Abstract A breakthrough patent-pending pressure diagnostic technique using offset sealed wellbores as monitoring sources was introduced at the 2020 Hydraulic Fracturing Technology Conference. This technique quantifies various hydraulic fracture parameters using only a surface gauge mounted on the sealed wellbore(s). The initial concept, operational processes, and analysis techniques were developed and deployed by Devon Energy. By scaling and automating the process, Sealed Wellbore Pressure Monitoring (SWPM) is now available to the industry as a repeatable workflow that greatly reduces analysis time and improves visualizations to aid data interpretations. The authors successfully automated the SWPM analysis procedure using a cloud-based software platform designed to ingest, process, and analyze high-frequency hydraulic fracturing data. The minimum data for the analysis consists of the standard frac treatment data combined with the high-resolution pressure gauge data for each sealed wellbore. The team developed machine learning algorithms to identify the key events required by a sealed wellbore pressure analysis: the start, end, and magnitude of each pressure response detected in the sealed wellbore(s) while actively fracturing offset wells. The result is a rapid, repeatable SWPM analysis that minimizes individual interpretation biases. The primary deliverables from SWPM analyses are the Volumes to First Response (VFR) on a per stage basis. In many projects, multiple pressure responses within a single stage have been observed, which provides valuable insight into fracture network complexity and cluster/stage efficiency. Various methods are used to visualize and statistically analyze the data. A scalable process facilitates creating a statistical database for comparing completion designs that can be segmented by play, formation, or other geological variations. Completion designs can then be optimized based upon the observed well responses. With enough observations and based on certain spacings, probabilities of when to expect fracture interactions could be assigned for different plays.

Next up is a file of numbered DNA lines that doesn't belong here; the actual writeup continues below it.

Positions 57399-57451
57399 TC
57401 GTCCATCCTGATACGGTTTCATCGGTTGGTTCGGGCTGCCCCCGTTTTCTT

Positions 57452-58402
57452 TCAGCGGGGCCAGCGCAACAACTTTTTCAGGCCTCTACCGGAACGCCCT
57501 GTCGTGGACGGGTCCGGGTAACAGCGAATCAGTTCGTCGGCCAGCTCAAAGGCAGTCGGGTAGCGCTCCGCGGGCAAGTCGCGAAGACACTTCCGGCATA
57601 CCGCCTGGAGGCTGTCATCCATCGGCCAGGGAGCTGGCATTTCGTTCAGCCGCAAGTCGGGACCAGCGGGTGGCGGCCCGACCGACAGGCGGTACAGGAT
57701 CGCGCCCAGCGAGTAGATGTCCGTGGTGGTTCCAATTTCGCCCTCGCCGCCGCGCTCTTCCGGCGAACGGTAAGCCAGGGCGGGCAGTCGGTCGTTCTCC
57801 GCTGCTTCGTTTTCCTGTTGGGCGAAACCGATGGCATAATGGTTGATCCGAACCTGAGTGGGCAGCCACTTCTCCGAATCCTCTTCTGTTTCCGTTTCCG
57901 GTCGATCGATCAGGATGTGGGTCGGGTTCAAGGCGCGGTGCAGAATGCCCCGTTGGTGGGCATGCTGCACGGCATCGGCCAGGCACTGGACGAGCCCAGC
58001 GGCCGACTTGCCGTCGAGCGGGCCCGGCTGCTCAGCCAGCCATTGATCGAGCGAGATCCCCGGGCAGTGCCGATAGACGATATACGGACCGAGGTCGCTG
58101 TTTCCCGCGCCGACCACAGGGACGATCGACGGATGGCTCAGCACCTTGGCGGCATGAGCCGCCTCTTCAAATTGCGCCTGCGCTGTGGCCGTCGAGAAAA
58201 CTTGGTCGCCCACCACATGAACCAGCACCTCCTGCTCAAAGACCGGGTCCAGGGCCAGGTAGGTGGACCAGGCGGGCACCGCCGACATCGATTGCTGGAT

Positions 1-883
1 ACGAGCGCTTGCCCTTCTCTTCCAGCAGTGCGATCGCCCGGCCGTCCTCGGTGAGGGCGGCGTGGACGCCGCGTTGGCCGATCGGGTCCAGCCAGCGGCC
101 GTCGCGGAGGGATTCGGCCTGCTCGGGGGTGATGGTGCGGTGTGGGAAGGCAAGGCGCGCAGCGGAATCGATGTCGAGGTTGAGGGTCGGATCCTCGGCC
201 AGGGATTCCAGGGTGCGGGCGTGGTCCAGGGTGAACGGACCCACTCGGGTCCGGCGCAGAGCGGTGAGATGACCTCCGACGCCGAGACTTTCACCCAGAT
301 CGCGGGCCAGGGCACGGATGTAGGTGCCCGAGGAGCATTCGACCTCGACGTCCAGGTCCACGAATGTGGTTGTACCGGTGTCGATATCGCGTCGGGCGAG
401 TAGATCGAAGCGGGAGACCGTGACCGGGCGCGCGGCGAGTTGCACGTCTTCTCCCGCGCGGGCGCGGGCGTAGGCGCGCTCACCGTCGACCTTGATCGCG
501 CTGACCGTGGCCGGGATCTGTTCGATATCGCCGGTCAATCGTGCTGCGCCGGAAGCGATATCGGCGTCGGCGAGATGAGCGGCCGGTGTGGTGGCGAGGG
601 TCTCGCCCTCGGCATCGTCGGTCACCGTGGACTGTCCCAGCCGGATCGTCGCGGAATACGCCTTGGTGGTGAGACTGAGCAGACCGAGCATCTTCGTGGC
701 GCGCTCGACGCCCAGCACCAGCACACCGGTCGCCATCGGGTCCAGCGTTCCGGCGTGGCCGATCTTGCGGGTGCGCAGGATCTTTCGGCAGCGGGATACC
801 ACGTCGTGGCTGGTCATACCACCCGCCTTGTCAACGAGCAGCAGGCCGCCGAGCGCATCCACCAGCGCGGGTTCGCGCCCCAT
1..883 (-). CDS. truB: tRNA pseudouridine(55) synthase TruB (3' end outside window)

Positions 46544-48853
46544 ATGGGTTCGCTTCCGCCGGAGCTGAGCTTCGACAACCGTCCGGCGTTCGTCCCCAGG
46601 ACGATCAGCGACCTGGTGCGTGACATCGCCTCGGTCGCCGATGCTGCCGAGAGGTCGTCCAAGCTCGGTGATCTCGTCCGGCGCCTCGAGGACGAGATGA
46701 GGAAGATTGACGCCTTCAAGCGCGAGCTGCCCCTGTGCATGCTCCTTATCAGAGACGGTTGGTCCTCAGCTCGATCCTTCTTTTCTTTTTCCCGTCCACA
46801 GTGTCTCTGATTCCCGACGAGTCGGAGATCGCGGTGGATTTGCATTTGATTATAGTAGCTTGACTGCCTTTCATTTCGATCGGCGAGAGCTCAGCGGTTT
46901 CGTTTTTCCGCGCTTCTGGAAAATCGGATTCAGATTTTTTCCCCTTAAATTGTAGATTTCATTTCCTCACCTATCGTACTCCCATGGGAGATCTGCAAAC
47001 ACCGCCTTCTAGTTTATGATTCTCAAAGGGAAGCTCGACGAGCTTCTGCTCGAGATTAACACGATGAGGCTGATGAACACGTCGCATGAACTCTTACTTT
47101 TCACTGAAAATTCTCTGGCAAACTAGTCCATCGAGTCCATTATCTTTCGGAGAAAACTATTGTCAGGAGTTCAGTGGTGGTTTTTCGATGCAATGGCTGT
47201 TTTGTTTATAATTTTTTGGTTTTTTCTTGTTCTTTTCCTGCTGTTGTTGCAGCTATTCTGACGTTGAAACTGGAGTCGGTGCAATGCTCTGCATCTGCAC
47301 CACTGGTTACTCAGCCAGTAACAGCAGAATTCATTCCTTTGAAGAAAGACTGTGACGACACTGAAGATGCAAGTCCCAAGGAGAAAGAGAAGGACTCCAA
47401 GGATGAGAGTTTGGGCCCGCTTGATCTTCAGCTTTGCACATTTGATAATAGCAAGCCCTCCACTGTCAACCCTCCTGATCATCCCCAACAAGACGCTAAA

Abstract In this paper, the authors examine the impacts of natural fractures on the distribution of slurry in a well with a permanent fiber installation and drill bit geomechanics data. Additionally, they propose a framework for further investigation of natural fractures on slurry distribution. As part of the Marcellus Shale Energy and Environmental Laboratory (MSEEL), the operator monitored the drilling of a horizontal Marcellus Formation well with drill bit geomechanics, and subsequent stimulation phase with a DAS/DTS permanent fiber installation. Prior to the completion, the authors used an analytical model to examine the theoretical distribution of slurry between perforation clusters from a geomechanics framework. A perforation placement scheme was then developed to minimize the stress difference between clusters and to segment stages by the intensity of natural fractures while conforming to standard operating procedures for the operator's other completions. The operator initially began completing the well with the geomechanics-informed perforation placement plan while monitoring the treatment distribution with DAS/DTS in real time. The operator observed several anomalous stages with treating pressures high enough to cause operational concerns. The operator, fiber provider, and drill bit geomechanics provider reviewed the anomalous stages’ treatment data, DAS/DTS data, and geomechanics data and developed a working hypothesis. They believed that perforation clusters placed in naturally fractured rock were preferentially taking the treatment slurry. This phenomenon appeared to cause other clusters within the stage to sand-off or become dormant prematurely, resulting in elevated friction pressure. This working hypothesis was used to predict upcoming stages within the well that would be difficult to treat. Another perforation placement plan was developed for the second half of the well to avoid perforating natural fractures as an attempt to mitigate operational issues due to natural fracture dominated distribution. Over the past several years, the industry's growing understanding of geomechanical and well construction variability has created new limited-entry design considerations to optimize completion economics and reduce the variability in cluster slurry volumes. Completion engineers working in naturally fractured fields, such as the Marcellus, should consider the impact the natural fractures have on slurry distribution when optimizing their limited-entry designs and stage plan.